Tuesday, March 26, 2013

Bad for the Trees

We had a pretty good snowfall over the weekend, here in this mountainous region of the United States where I reside.

Now, a few days later, some very cool-looking icicles have formed on the trees and shrubbery along the side of the house. Cool, as in groovy. They are particularly stunning in late afternoon light.

These pictures are from early in the day.

I'm sure it's really bad for the trees, though – the branches encased in ice.

I view it as a trade-off.  Yeah, it may be doing some damage. But we got some desperately needed moisture, and a boost to the snowpack.

It happens just about every year. A big snow followed by a sunny day – and a Great Meltdown ensues. The runoff freezes in late afternoon and into the night, and voila! We end up with the spectacle seen here.

Monday, March 25, 2013

Don't Touch That Dial!

I'm the Slime
by Frank Zappa
I am gross and perverted,
I'm obsessed and deranged
I've existed for years
but very little has changed
I'm a tool of the government,
and industry too
for I am destined to rule
and regulate you

I may be vile and pernicious,
but you can't look away
I make you think I'm delicious
with the stuff that I say
I'm the best you can get;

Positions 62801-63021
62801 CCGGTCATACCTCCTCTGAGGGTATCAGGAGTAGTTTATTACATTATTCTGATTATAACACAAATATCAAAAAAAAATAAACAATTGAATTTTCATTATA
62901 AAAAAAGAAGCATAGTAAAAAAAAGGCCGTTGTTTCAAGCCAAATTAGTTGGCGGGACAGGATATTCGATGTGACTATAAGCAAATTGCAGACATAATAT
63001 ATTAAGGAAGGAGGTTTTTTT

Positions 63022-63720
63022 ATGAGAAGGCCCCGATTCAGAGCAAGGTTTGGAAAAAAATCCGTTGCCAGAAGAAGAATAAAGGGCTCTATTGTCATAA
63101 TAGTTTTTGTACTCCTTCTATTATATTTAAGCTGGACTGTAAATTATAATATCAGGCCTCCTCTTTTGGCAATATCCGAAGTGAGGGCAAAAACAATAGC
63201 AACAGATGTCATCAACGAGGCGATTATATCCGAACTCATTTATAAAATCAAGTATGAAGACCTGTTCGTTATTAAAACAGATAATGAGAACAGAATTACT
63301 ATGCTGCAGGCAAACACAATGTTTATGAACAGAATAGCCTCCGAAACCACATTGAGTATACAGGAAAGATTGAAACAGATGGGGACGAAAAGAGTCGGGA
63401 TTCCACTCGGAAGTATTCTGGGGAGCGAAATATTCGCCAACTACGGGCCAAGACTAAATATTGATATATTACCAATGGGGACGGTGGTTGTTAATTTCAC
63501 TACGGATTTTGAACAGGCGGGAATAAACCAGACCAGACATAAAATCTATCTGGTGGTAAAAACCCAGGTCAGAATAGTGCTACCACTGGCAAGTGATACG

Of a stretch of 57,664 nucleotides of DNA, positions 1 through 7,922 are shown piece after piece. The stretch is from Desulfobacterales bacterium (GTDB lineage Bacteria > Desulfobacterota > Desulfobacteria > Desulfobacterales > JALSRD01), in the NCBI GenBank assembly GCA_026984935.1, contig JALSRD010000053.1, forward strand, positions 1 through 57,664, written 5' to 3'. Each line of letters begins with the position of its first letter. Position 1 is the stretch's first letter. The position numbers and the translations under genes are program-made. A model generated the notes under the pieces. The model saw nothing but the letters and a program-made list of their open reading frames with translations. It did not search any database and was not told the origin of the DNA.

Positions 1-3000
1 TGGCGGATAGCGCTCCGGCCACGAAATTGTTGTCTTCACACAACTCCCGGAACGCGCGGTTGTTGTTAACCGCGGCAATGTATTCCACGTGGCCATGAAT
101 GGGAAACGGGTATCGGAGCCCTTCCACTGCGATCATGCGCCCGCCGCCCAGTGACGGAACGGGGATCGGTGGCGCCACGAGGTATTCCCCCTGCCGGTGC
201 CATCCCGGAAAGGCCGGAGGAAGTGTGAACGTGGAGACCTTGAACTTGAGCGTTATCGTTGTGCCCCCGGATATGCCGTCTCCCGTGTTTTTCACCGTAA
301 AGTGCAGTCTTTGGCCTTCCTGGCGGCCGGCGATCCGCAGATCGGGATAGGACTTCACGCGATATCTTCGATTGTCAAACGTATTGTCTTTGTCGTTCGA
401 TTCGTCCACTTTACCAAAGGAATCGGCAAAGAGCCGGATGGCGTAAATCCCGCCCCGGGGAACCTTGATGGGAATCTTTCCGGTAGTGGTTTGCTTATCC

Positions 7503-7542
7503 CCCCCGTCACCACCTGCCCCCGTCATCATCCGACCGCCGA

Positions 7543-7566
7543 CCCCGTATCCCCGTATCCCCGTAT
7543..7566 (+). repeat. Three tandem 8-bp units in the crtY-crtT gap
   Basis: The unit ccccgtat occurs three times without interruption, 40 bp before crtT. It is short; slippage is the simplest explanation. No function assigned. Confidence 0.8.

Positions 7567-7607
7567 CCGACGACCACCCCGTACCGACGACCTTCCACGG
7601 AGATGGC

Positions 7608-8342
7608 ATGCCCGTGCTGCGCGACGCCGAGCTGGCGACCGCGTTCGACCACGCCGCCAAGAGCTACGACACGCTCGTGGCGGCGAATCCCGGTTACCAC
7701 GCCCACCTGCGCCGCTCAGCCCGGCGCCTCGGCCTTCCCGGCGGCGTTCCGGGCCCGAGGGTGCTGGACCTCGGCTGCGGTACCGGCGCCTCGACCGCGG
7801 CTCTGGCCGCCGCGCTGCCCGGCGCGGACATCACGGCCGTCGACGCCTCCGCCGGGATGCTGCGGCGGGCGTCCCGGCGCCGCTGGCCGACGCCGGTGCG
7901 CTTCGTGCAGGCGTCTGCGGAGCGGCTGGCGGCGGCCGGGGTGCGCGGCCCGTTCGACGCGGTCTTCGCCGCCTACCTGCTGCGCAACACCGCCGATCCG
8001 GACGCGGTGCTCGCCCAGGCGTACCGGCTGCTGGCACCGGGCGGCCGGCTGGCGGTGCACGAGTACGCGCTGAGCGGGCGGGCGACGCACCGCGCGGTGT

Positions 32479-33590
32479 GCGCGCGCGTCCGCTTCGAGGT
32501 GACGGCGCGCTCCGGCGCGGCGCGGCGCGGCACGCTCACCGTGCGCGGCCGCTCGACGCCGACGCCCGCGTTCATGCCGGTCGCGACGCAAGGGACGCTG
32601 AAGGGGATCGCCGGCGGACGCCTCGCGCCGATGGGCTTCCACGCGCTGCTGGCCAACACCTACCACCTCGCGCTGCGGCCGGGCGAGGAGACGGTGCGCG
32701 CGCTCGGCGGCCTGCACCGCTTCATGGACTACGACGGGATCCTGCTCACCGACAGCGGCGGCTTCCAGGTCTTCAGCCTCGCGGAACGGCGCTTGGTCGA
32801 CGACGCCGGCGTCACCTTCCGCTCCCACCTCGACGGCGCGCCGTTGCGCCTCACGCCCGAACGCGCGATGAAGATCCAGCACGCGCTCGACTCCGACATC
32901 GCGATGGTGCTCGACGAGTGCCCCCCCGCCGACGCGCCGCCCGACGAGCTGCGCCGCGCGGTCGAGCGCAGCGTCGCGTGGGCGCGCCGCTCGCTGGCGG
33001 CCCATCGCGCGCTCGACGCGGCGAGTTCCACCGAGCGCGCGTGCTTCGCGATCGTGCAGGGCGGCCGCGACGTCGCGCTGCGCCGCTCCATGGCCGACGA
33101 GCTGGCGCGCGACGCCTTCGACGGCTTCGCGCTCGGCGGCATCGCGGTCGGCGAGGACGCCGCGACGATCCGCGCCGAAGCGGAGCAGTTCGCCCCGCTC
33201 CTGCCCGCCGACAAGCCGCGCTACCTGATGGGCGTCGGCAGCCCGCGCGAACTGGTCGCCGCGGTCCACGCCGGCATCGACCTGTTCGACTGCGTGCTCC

have you guessed me yet?
I'm the slime oozin' out
from your TV set!

You will obey me
while I lead you,
and eat the garbage
that I feed you
until the day that
we don't need you
don't go for help,
no one will heed you.

Your mind is totally controlled,
it has been stuffed into my mold
and you will do as you are told
until the rights to you are sold

That's right folks, don't touch that dial!
I am the slime from the video,
oozin' along on your living room floor
I am the slime from the video,
can't stop the slime people lookit me go!

Saturday, March 23, 2013

Dumped On

No one has used the D-word yet, at least not publicly, to describe the unusually dry conditions in the region within which I reside.

But there's been talk of below-normal water levels, of below-normal snowpack in the mountains, of declaring watering restrictions on lawns ... the D-word being drought.

So it came as a huge relief when we got dumped on last night, to the tune of an estimated nine inches of snow.

The snow began falling late Friday afternoon and went on through the night. A winter storm warning was in effect for most of Saturday – well, all of it – and while it wasn't the paralyzing snow I hoped for, the sort that brings a city to its knees, it will go a long way toward easing current dry conditions.

We had a pretty bad drought a few years back, and a big snowstorm totally wiped it out. Some two feet of snow fell in a twenty-four hour period, a substantial snow with a high moisture content. Shoveling that dense and heavy stuff totally wrecked my back. But it leveled the drought single-handedly, so it was worth it.

This current snow is not of that scope. This is unfortunate. But it still should go a long way toward alleviating present conditions.